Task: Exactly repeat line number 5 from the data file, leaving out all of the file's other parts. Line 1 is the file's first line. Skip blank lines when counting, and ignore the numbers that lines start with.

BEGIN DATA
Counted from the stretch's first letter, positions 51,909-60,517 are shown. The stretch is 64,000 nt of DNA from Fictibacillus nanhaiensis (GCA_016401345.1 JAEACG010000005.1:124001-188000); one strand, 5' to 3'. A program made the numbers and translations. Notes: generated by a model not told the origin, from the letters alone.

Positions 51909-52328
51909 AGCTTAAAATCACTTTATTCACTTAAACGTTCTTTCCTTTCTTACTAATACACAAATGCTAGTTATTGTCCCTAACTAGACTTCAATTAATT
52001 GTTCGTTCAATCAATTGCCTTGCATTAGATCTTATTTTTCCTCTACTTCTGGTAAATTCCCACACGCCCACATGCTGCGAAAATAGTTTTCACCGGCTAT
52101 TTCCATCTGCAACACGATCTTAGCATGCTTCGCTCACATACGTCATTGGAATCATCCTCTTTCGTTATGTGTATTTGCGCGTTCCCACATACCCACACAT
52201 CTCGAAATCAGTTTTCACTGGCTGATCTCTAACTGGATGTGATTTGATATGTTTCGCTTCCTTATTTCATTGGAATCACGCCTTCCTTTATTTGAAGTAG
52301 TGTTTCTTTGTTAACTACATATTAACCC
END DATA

52101 TTCCATCTGCAACACGATCTTAGCATGCTTCGCTCACATACGTCATTGGAATCATCCTCTTTCGTTATGTGTATTTGCGCGTTCCCACATACCCACACAT